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"iTriage helps people answer two very simple questions which are actually quite complex: What could be wrong and what should I do?"

Wayne Guerra

Fred Ricles was running errands last spring when the vision in one of his eyes became blurry.

“It looked like somebody had splashed coffee all over my contact lens,’’ the Centennial man says.

Using iTriage, an iPhone application co-developed by emergency room physician Dr. Wayne Guerra (MBA ’07), Ricles typed in his symptoms and found that his condition was likely due to a vitreous detachment, which in most cases requires no treatment.

“It gave me peace of mind knowing what it was,’’ says Ricles, whose doctor confirmed the diagnosis.

The application, iTriage, is free, mobile and web-based, so the application allows users to look up symptoms, learn possible causes, and, if needed, get turn-by-turn directions to the nearest emergency room or health care facility.

“iTriage helps people answer two very simple questions which are actually quite complex: What could be wrong and what should I do?’’ Guerra says.

Guerra is chief medical officer of iTriage’s parent company, the Lakewood, Colo., based Healthagen.

Guerra says iTriage has been downloaded 2.3 million times on mobile smartphones since it was first introduced as an iPhone app in 2009. It is also available as an Android app and can be accessed on the web at www.itriagehealth.com.

“We have about 600,000 users a month,’’ Guerra says.

The medical (including mental health) content on iTriage is written by an in-house clinical team of physicians and condensed and paraphrased for use in the mobile environment, Guerra says. The application includes information on thousands of symptoms, diseases and medical procedures and a nationwide “white pages’’ directory of hospital emergency rooms, physicians, urgent cares, retail clinics, pharmacies and outpatient clinics. For a fee, hospitals can add more information including emergency room wait times and pre-registration for incoming patients.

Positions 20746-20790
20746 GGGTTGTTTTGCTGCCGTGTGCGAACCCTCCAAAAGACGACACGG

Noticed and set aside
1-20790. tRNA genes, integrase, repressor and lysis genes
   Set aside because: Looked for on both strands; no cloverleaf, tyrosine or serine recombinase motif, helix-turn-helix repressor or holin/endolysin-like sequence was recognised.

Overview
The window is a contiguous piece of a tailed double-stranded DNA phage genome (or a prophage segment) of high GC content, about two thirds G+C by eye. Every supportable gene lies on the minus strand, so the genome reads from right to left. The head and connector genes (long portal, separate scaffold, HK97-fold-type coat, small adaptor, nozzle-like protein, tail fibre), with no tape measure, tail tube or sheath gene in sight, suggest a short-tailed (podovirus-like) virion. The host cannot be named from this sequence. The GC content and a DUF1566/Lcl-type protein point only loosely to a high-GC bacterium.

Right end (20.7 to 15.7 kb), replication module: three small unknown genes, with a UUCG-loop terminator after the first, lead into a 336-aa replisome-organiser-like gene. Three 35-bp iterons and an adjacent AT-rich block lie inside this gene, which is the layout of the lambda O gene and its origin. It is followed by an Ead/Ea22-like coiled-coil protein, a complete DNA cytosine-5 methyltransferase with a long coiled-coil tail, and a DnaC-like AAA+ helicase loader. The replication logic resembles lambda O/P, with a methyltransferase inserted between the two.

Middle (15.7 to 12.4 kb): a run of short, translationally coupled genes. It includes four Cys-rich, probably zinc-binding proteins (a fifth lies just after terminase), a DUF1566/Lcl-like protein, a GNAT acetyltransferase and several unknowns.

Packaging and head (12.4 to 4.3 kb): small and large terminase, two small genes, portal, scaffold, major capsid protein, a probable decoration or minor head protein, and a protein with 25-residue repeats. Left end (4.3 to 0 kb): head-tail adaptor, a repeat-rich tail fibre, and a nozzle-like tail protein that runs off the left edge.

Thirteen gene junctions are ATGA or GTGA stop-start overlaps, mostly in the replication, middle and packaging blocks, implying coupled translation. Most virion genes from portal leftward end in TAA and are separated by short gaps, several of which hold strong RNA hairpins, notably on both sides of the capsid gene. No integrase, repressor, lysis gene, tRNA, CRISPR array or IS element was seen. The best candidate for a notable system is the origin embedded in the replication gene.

“If you think you broke your ankle, you can pre-register on your way in and they’ll be waiting for you,’’ Guerra says.

The iTriage application is particularly helpful for people who are away from home when a health issue arises.

“When your child has just been hit with a soccer ball, vomits once, then seems OK, you really want some answers … You don’t really have time to get your computer out, or go back to the hotel or get home to check that out,” Guerra says.

He says iTriage is also expanding internationally; travelers to Germany, Mexico, the United Kingdom and South Africa now have access to iTriage and its health care listings.

“We’re planning on including the top-20 traveling destinations,’’ Guerra says.

Guerra says the most common search on the iTriage site is a symptom search.

“Cough. Fever. Weird blotch on leg,’’ he says.

Users can look up tests, treatment, images, videos and medications. Through iTriage, users can connect with nurse call lines run by health plans. And the “Find Medical Help’’ button provides GPS directions to the nearest appropriate healthcare facility.

“It’s usable on the fly, in the moment,’’ says Ken Bacon, president and CEO of Adventist Hospital in Littleton, Colo. “It’s a huge advance as far as one place to find out medical information.’’

The application empowers patients by putting more healthcare information into their hands, Guerra says.

In some cases, iTriage has prompted people to seek lifesaving emergency room treatment for conditions such as appendicitis, Guerra says. In other cases, it helps people find an alternative to an emergency room for a less serious condition such as a sprained ankle.

“About 30–40 percent of emergency room visits across the U.S. are unnecessary,’’ Guerra says. “That means someone needs care, but they don’t need care at the level of an emergency department. We help people decide when it’s appropriate to go to an emergency department or an urgent care facility and direct them to the closest facility.”

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